Sunday, July 14, 2013

Some South Korean POWs still trapped in the North, 60 years after armistice

As we look at our own controversy with the US Joint Prisoner of War and Mission in Action Accounting Command (JPAC) we should note that the Republic of Korea has had their own Soldiers held as POWs in north Korea for some 60 years.  Another indication of the inhumanity of the Kim Family Regime (as if anyone needed more proof).

Some South Korean POWs still trapped in the North, 60 years after armistice
By Chico Harlan, Published: July 13

SEOUL — Sixty years ago this month, a 21-year-old South Korean soldier named Lee Jae-won wrote a letter to his mother. He was somewhere in the middle of the peninsula, he wrote, and bullets were coming down like “raindrops.” He said he was scared.

The next letter to arrive came days later from the South Korean military. It described a firefight in Paju, near the modern-day border between the North and South, and said Lee had been killed there in battle. His body had not been recovered.

“We never doubted his death,” said Lee’s younger brother, Lee Jae-seong. “It was the chaos of war, and you couldn’t expect to recover a body.”

But Lee was not dead. Rather, he had been captured by Chinese Communists and handed to the North Koreans, who detained him as a lifetime prisoner, part of a secretive program that continues 60 years after the end of the Korean War, according to South Korean officials and escapees from the North.
Tens of thousands of South Korean POWs were held captive in the North under the program, penned in remote areas and kept incommunicado in one of the most scarring legacies of the three-year war. South Korean officials say that about 500 of those POWs — now in their 80s and 90s — might still be alive, still waiting to return home. In part because they’re so old, South Korea says it’s a government priority, though a difficult one, to get them out.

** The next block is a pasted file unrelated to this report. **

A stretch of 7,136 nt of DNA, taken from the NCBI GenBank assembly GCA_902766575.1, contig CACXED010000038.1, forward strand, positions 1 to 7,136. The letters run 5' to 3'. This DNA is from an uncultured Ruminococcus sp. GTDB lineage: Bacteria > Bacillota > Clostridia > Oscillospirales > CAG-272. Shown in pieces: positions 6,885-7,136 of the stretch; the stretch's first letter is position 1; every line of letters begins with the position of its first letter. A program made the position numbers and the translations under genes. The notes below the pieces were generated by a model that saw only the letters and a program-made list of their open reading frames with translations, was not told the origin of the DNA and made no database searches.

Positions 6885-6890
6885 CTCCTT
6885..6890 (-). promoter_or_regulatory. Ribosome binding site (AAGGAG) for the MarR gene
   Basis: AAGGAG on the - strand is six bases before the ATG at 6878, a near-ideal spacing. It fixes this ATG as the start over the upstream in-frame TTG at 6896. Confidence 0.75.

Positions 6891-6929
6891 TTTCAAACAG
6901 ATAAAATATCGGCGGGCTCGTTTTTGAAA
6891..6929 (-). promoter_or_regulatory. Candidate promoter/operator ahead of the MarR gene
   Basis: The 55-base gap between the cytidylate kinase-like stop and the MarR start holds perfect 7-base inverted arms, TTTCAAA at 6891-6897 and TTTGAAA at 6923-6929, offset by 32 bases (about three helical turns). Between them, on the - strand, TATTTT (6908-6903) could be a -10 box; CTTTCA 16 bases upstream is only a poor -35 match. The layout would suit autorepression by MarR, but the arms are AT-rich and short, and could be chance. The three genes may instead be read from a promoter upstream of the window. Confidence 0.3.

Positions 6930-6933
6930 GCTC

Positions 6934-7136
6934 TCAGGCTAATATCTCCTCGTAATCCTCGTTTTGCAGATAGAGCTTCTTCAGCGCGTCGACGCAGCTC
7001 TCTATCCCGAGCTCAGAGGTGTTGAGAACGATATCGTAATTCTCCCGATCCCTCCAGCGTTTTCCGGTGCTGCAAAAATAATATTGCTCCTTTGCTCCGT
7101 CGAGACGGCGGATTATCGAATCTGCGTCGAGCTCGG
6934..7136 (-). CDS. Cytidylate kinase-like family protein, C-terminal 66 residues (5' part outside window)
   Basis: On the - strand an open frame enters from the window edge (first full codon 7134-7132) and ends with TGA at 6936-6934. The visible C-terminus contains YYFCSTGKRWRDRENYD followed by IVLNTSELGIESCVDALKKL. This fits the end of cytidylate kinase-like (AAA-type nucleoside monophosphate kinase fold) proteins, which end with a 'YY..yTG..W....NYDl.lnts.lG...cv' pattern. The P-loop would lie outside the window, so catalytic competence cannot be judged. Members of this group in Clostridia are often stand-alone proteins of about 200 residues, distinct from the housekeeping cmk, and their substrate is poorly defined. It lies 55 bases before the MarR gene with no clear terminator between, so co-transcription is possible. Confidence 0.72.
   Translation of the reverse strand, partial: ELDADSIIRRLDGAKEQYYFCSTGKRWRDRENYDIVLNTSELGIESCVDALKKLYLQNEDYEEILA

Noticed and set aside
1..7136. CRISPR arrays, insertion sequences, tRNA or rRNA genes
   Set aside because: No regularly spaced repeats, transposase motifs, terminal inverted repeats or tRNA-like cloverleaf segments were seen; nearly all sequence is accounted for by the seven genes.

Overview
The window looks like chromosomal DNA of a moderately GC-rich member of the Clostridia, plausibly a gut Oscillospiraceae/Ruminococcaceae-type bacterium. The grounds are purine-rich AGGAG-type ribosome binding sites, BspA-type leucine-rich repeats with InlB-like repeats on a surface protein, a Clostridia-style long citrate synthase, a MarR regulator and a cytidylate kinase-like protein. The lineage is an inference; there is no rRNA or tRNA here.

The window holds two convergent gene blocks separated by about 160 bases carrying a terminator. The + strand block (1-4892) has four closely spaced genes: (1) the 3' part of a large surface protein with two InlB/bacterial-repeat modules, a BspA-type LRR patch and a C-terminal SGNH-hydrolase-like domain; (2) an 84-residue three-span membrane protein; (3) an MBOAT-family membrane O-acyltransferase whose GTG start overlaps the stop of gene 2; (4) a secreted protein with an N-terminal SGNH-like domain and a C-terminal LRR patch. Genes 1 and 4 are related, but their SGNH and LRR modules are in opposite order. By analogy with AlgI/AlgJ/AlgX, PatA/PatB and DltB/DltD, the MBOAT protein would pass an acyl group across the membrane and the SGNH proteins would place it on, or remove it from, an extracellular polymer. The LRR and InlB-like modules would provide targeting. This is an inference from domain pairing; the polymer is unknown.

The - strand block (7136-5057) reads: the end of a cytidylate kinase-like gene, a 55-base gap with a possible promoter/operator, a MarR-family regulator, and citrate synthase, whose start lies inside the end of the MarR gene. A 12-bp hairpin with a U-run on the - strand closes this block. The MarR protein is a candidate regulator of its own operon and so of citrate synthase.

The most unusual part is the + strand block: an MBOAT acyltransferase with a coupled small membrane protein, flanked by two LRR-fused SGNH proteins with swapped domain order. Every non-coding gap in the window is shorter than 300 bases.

Almost nothing was known about the lives of these prisoners until 20 years ago, when a few elderly soldiers escaped, sneaking from the northern tip of North Korea into China and making their way back to South Korea. A few dozen more followed, and they described years of forced labor in coal mines. They said they were encouraged to marry North Korean wives, a means of assimilation. But under the North’s family-run police state, they were designated as members of the “hostile” social class — denied education and Workers’ Party membership, and sent to gulags for even minor slip-ups, such as talking favorably about the quality of South Korean rice.

When the war ended with a July 27, 1953, armistice agreement that divided the peninsula along the 38th parallel, about 80,000 South Korean soldiers were unaccounted for. A few, like Lee Jae-won, were presumed dead. Most were thought to be POWs. The two Koreas, as part of the armistice, agreed to swap those prisoners, but the North returned only 8,300.

The others became part of an intractable Cold War standoff, and the few POWs who have escaped say both Koreas are to blame. The South pressed the North about the POWs for several years after the war, but the issue faded from public consciousness — until the first successful escape of a POW, in 1994. The North, meanwhile, has said that anybody living in the country is there voluntarily.

South Korea took up the POW issue with greater force six years ago, as it became clear that a lengthy charm offensive — known as the Sunshine Policy — wasn’t leading the North to change its economic or humanitarian policies. During a 2000 summit with Kim Jong Il, South Korean President Kim Dae-jung didn’t even bring up the issue. But by 2007, the South was talking about the POWs in defense talks. And by 2008, under conservative President Lee Myung-bak, South Korea offered aid to win the prisoners’ release.
But with relations between the two governments badly frayed, the countries haven’t discussed the issue since military-to-military talks in February 2011.

“Time is chasing us,” said Lee Sang-chul, a one-star general at the South Korean Ministry of National Defense who is in charge of the POW issue.

But without North Korea’s cooperation, Lee said, the South has little recourse to retrieve its soldiers. Lee said that, realistically, the POWs have only one way to return home: They have to escape.

Hopes that withered
(Continued at the link below)

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